Rhipsalis Cereuscula (Rice cactus) is an ornamental, epiphytic cactus with a multi-branched habit and small cylindrical jointed stems that have tiny bristle-like spines. These jointed stems look like chubby grains of rice in shape giving rise to one of its common names “Rice Cactus”. Coral Cactus bears clusters of funnel-shaped, glossy greenish-white flowers, often tinged with pink are borne from the terminal areoles followed by tiny white berries. Rhipsalis cereuscula makes a perfect houseplant and as it grows larger can be transplanted into a hanging pot.
Scientific Name: Rhipsalis Cereuscula
Synonyms: Erythrorhipsalis cereuscula, Hariota cereuscula
Common Names: Rice cactus, coral-cactus, Mistletoe Cactus.
How to grow and maintain Rhipsalis Cereuscula (Rice cactus):
It thrives best in bright indirect sunlight. Avoid direct sunlight. Exposure to afternoon sun can burn the leaves, turn them yellow, or lead to spotting.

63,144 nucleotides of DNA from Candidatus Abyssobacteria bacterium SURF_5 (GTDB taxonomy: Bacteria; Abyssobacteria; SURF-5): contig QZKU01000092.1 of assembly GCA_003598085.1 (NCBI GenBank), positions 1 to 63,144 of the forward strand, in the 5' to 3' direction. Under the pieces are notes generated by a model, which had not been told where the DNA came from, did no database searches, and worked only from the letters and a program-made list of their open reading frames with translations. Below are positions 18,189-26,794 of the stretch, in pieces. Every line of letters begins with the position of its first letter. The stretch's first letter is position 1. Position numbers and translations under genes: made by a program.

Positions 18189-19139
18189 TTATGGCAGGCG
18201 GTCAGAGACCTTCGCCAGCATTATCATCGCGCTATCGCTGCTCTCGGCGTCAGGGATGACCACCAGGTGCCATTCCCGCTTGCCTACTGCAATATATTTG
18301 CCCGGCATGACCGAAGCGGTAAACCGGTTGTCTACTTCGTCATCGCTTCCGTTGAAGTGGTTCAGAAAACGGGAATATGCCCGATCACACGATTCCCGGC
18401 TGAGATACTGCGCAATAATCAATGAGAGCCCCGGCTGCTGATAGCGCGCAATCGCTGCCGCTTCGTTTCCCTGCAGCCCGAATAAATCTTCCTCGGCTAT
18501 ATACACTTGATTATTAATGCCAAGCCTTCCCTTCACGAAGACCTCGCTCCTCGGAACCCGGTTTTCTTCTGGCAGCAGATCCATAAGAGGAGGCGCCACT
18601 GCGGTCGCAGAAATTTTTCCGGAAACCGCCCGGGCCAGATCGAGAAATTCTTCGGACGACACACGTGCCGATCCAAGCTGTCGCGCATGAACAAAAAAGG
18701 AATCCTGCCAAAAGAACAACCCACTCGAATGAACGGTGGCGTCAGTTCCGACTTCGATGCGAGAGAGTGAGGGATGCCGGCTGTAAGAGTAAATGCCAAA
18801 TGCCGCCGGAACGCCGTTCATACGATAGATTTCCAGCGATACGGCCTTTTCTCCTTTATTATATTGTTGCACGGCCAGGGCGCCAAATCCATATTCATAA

It grows well in a slightly acidic, well-drained, mix of two parts peat moss and one part sand with one part fine-grade fir bark.
Water your plant regularly during the growing season and always keep the soil evenly moist but never allow your plant to sit in water. You can allow the topsoil to become slightly dry between each watering. During the winter months, reduce watering.
It prefers ideal temperatures between 70 – 75 degrees Fahrenheit / 21 – 24 degrees Celsius at daytime and 60 – 70 degrees Fahrenheit / 16 – 21 degrees Celsius during nighttime.
Fertilize once a month with a balanced, general-purpose fertilizer during the growing season. Do not fertilize the plant during winter.
It can be easily propagated by seed or stem cuttings. Use a sharp knife to take stem cuttings. A milky, white sap may ooze from the cuttings, so allow the cut ends to dry for one day. Then insert the cut end into a sterile potting medium. Keep the medium barely moist until the plants germinate.
Pests and Diseases:
Rhipsalis Cereuscula (Rice cactus) has no serious pest or disease problems. Watch for scale insects and mealybugs.